11 am 11 Nov 1936, Remembrance Day on the GPO clock, Sydney / photograph by Sam Hood

Plinky.com asked me what tips I had for saving time, so that it might feel like there were more hours in the day.

OK, aside from a time machine, let's just get under the surface of the question. This seems to me to be about the post-modern state of being too busy to think, butterflying from one fancy to the next with the crippling sense of dread that you might MISS SOMETHING.

All connected to the perfection myth that suggests other people are able to cope easily with what's already crushing you.

Tip 1 – beware mythologies.

Too often, I have seen the story of "I would… if only…" played out by people who are avoiding, or worse denying, the reality they face.

[including myself sub-consciously for years]

For example, when some people hear that I've published four books, I'll know immediately when they're about to say "Oh, I would write a book if only I had the time…"

Or in my corporate life, when I'd be doing some career counselling, "I know I hate my job; I would do something I loved doing if only I didn't have to pay the mortgage and put the kids through school…"

Or the would-be innovative entrepreneur, "I would start my company if only I had one idea in the bank already."

These are the stories we tell ourselves. But they are myths designed to perpetuate the status quo. Want more time? Stop wasting time fantasizing about what you would do if you had more time.

Tip 2) Just do it.

This ties in with a recent post about procrastination: http://vincet.net/2011/01/07/how-do-i-stay-focused-by-getting-what-im-doing-done/ which I'm not going to re-tread here. Over the years of learning to successfully juggle family, work, writing, music and other stuff, this is perhaps my singlemost important piece of wisdom

[wisdom as defined in Stephen Fry's "Moab is my washpot" – as simply being the ability to cope]

stop thinking about what you want to, or should, be doing and get on with it. Anyone who writes for more than passing interest knows that feeling of staring out of the window, just waiting for ideas to collide or inspiration to strike. I hold with Julia Cameron's "The Right to Write" – writing births inspiration, not the other way around.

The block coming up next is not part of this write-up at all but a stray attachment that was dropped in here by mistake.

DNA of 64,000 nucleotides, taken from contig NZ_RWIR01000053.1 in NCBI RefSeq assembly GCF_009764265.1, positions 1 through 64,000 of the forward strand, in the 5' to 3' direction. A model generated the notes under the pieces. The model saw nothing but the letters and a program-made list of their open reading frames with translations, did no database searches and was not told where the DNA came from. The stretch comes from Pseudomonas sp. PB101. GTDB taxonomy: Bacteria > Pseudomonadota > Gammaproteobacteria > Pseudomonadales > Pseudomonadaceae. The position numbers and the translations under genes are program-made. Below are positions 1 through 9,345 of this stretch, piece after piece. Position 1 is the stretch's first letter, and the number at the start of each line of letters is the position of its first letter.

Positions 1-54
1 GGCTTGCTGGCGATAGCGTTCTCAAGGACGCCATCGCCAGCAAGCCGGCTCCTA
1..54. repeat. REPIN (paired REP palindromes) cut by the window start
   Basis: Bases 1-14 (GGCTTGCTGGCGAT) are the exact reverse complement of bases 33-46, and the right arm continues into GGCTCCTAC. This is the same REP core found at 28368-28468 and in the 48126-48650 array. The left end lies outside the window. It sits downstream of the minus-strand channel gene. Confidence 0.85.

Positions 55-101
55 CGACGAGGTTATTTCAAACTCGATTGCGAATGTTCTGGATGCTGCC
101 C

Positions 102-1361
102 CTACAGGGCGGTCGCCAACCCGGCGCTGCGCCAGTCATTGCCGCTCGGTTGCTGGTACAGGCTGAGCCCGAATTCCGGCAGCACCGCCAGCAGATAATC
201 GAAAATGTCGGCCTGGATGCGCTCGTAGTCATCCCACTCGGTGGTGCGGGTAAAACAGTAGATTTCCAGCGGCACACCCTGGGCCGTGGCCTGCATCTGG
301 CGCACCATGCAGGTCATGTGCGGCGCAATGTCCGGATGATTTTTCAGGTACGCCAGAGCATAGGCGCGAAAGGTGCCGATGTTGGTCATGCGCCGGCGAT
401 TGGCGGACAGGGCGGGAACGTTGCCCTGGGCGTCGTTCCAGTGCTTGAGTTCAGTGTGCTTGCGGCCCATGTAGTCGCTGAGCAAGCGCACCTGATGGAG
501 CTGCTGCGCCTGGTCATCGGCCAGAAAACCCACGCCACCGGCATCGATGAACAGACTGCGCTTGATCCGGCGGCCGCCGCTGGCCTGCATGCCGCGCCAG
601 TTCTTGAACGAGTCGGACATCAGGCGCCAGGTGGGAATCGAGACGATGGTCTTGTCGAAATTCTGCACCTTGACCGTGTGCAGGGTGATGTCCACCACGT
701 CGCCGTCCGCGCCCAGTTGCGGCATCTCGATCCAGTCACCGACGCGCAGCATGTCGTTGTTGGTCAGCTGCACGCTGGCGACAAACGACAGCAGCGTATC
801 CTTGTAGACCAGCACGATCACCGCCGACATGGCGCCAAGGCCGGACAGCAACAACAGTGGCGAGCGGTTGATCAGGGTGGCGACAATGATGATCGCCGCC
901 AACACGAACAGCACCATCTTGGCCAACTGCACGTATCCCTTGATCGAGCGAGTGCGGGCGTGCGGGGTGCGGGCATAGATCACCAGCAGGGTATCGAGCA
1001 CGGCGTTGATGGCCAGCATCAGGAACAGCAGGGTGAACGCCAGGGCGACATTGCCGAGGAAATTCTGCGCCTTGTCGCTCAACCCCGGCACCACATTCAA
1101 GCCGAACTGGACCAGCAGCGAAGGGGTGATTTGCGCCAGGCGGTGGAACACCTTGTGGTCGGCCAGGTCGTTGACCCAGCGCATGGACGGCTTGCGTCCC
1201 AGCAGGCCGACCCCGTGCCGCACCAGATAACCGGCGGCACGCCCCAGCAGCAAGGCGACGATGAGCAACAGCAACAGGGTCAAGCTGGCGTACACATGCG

Tip 3) Turn off the television

Seriously. Turn off the television. Or any other aspect of your life that you assess as being a waste of time. I can't count the number of times I've had the conversation with people that starts with them asking me "How do you find the time to…" – inevitably I end up saying at some point "I just don't sit and stare at the television when I've got something else to do that's important to me."

On this one, I'll confess to actually having an itch that develops when I do catch myself watching mind-numbing television – once again, a learned reaction from years of juggling. When the itch starts, I just have to go and get things done.

Tip 4) Experiment

In many ways, this is the combination of all the above tips. If you are hostage to the mythologies that control you, try something different. See if the world comes to an end if you switch your email/blackberry off for an hour. See if your friends love you any less if you decide not to return a call immediately you receive their voicemail. See if your head explodes because you're not getting your dose of the "Real Housewives of…"

[ugh… I mean really… UGH!]

Long post, written at speed, without much fore- or after-thought. Another example, I guess, of just doing it. It's taken me about 10 minutes to write, proof and post – which is a lot shorter than putting it off for an hour while I churn over what I may write. Is it perfect? Far from it. Is it enough? For me, yes – and I'll let you judge whether it is for you.

Tip 5) Learn your own standards of what's "Good enough".

Done for today – see you tomorrow.

PS: Tip 6) Read Tim Ferris' "The 4-hour work week" and try some of the exercises in there

Powered by Plinky